Hard to believe that after four years, seven months, and twenty-one days, the very talented, utterly determined, and quite industrious members of the online cooking group French Fridays with Dorie, finished cooking their way through Dorie Greenspan’s book Around My French Table. In order to celebrate that momentous occasion, we were asked to post a few celebratory posts for four more Fridays.
Given this week’s theme which is the “Never-Doubt-Dorie Moment”, we were asked to chose a recipe which that provided us with „an unexpected nugget, a new technique, our own bonne idée or some other lesson". Considering that there were about three hundred recipes to chose from, predictably, this proved to be a rather lengthy task. But it was also a lot of fun, as it gave me a chance to revisit all those recipes that I made from this book – no, I did not reach the finish line but I participated in French Fridays for about three years and did my best to make as many of Dorie´s recipes as I could. Not all that bad considering that I am by no means what you would call a native English speaker (it was actually the third language I learned) and in light of the fact that I have a rather smallish kitchen....
For today I chose the Fresh Tuna, Mozzarella, and Basil Pizza that we made back in September of 2013. The technique that I took away from this particular recipe is one that I have come back to many times since - it is actually the making of the crispy, flat puff pastry rounds as bases for this „pizza“ . Since making that recipe for the first time almost two years ago, I have served these crispy rounds with all sorts of lovely appetizers. Everything from honey-roasted tomatoes to walnut-olive tapenade has graced these during the last two years. A wonderful and easy technique that I learned while merrily cooking my way through the bulk of the recipes from Dorie´s book. A technique that I would probably not have tried had it not been for this particular recipe - Thank you, Dorie!
To see what the other members of the French Fridays with Dorie group included in their celebratory posts, please go here.
For copyright reasons, we do and did not publish the recipes from the book. But you can find the recipe for the Fresh Tuna, Mozzarella, and Basil Pizza on pages 166-7 in Dorie Greenspan´s cookbook "Around my French Table".
I commend you! I have lived in Germany for 8 years and can babble away happily in the language, but writing in German is still an ordeal which requires a lot of patience and many visits to Leo:-) I have recently started trying to read more in German, in the hopes that this will somehow improve my writing. We shall see. In the meantime I've completely forgotten all of my French, so it seems that there is only room for two languages in my brain.ReplyDelete
Rose, languages are so important to learn - after all, it is the only way we can communicate with each other. Since I attended a German-French high school in Bonn, my second language was French, then English, then five years of Latin and three years of Italian. I am now working on my Dutch - it is fun! But nothing really special around here. And not visiting any of the countries where the lovely languages is spoken, we do tend to loose parts of them...Delete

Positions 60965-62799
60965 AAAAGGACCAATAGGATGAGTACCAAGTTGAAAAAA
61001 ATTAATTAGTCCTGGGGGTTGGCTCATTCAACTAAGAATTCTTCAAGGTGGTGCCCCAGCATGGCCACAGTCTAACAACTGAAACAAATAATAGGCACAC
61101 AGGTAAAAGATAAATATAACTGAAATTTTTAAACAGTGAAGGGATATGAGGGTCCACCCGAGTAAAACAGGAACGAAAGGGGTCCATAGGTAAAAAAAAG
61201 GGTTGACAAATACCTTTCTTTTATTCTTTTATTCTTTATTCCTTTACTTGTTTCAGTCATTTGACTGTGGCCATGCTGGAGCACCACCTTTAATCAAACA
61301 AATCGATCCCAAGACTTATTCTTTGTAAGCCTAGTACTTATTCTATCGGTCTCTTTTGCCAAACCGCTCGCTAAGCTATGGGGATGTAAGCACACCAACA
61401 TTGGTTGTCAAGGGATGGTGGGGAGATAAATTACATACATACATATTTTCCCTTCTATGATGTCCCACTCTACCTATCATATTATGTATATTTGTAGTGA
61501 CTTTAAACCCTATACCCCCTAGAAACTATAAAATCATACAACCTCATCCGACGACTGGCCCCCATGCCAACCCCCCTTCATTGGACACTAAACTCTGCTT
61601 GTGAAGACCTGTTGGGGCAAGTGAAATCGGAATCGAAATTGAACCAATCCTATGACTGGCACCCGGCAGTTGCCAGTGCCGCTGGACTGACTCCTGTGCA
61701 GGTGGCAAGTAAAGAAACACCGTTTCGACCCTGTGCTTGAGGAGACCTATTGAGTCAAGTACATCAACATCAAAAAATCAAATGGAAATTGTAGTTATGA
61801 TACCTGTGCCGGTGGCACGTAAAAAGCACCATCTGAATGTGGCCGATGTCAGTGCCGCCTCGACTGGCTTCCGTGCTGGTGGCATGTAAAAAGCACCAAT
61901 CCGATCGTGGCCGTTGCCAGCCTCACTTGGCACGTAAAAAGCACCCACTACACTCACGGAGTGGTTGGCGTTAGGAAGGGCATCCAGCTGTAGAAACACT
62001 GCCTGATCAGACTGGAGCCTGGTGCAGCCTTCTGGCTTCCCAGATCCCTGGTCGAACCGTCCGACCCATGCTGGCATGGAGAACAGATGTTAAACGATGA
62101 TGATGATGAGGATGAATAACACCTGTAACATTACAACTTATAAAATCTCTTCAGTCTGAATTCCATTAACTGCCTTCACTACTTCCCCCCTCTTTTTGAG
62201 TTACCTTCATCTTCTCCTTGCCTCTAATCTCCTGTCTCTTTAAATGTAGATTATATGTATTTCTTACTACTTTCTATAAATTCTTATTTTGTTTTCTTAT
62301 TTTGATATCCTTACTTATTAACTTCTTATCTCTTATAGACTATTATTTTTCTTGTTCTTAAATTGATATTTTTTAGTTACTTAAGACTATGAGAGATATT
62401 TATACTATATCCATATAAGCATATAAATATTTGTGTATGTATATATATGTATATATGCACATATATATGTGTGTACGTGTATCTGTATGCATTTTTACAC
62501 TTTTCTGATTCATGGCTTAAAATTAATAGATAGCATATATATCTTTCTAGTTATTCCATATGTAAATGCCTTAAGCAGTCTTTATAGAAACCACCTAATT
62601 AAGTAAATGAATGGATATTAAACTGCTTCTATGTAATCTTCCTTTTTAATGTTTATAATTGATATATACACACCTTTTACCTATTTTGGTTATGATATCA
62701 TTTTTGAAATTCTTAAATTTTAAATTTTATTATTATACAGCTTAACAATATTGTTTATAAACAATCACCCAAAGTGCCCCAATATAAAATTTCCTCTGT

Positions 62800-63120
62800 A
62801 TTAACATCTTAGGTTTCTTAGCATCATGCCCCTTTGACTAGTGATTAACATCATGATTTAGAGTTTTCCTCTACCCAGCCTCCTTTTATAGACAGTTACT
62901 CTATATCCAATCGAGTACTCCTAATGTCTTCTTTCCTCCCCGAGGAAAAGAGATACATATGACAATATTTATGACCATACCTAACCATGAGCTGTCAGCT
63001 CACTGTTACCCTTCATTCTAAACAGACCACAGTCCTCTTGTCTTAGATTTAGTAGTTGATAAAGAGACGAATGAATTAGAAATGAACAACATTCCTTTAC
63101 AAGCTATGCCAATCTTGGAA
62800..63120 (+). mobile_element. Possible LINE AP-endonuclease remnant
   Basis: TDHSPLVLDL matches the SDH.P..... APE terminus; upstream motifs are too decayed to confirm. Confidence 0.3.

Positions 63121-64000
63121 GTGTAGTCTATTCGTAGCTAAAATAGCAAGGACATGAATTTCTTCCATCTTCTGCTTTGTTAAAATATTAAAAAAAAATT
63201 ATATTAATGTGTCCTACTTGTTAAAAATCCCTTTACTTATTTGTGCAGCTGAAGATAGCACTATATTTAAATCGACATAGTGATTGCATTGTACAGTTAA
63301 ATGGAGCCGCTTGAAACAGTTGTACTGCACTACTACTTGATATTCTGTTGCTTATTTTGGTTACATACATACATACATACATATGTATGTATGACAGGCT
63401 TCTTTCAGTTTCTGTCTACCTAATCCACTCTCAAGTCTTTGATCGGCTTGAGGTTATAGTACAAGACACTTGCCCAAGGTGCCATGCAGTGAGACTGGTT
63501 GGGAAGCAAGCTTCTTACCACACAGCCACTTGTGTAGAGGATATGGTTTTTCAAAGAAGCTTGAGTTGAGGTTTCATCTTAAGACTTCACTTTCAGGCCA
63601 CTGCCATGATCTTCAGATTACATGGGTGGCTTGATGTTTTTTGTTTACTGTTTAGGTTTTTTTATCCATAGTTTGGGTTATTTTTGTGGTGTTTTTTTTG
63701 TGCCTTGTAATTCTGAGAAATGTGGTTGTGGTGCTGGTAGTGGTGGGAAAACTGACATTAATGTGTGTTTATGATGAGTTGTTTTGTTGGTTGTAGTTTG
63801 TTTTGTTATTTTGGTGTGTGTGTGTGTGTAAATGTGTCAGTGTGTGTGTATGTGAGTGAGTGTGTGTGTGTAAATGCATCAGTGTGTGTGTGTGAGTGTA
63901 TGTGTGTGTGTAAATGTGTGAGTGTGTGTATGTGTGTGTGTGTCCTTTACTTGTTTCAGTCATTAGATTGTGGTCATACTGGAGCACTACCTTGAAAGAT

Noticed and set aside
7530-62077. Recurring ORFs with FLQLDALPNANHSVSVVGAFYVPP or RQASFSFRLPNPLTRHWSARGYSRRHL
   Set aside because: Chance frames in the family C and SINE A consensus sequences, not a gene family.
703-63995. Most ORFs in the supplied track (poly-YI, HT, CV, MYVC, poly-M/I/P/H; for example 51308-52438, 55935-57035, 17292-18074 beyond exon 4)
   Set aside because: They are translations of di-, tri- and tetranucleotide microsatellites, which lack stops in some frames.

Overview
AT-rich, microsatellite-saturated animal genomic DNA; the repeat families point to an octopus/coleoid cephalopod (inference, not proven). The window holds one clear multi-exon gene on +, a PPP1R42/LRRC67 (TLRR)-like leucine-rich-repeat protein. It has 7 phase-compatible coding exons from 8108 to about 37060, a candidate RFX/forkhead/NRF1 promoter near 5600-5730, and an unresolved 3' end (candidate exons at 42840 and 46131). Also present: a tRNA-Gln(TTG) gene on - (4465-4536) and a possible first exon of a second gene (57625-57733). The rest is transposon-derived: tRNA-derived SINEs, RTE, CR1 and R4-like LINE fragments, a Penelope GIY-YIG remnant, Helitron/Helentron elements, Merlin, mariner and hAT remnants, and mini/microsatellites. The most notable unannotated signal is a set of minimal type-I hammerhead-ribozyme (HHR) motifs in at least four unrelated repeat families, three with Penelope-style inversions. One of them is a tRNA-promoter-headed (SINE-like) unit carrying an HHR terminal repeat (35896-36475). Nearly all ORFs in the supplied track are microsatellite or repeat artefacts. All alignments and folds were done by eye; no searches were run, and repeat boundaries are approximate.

Ein schönes Wochenende,
That technique was one of my choices, too! Who would have thought that flattening puff pastry would be such a delicious surprise? (I think the answer is, not me.)ReplyDelete
Teresa, well, you know what they say "great minds..." and all - it has been a pleasure getting you know you through FFwd and TwD and CCC.Delete
Looking forward to what the future holds in store for us!
À la prochaine!
Yeah, the flattened puff pastry seemed strange but made the perfect biscuity base.ReplyDelete
Gaye, a great technique to learn from the book!Delete
These little pizźas look really delicious Andrea!ReplyDelete
Gloria, thank you very much! Glad you like these!Delete
Yes I love! English is my second languaje and french is my third! Im agree with you languajes are really important.Delete
I was also pleasantly surprised with this technique when we made the scallop tartes fines. Your mini pizzas look beautiful, Andrea.ReplyDelete
Adriana, lots of lessons learned while cooking my way through Dorie´s book - this was one of my favorites.Delete
Oh, thank you for the reminder! I need to make more of these puff pastry gems and adorn them with summer toppings :)ReplyDelete
Liz, a nice recipe but weren´t most of them recipes that we would love to be able to make again at some point?!Delete
I chose this as one of my favorite recipes because I love the complexity of the flavors, but you are so right. Making appetizer rounds out of pastry is a brilliant technique. So glad you pointed that out.ReplyDelete
Diane, always such an eye opener to revisit the recipes from the book - thanks for stopping by!Delete
It was an interesting technique. Although I still struggle with the idea of taking the puff out of puff pastry:-)ReplyDelete
Andrea - your English is better than many who are native to it.
Cher, thank you, dear friend! It was certainly not my intention to make such a big fuss about my languages...now I am sorry that I brought this topic up in the first place, actually I am embarrassed that I did...Delete
That WAS a great technique - I quite forgot about it!!! And I agree with Cher, your English is perfect!ReplyDelete
Mardi, a great technique, that´s for sure!Delete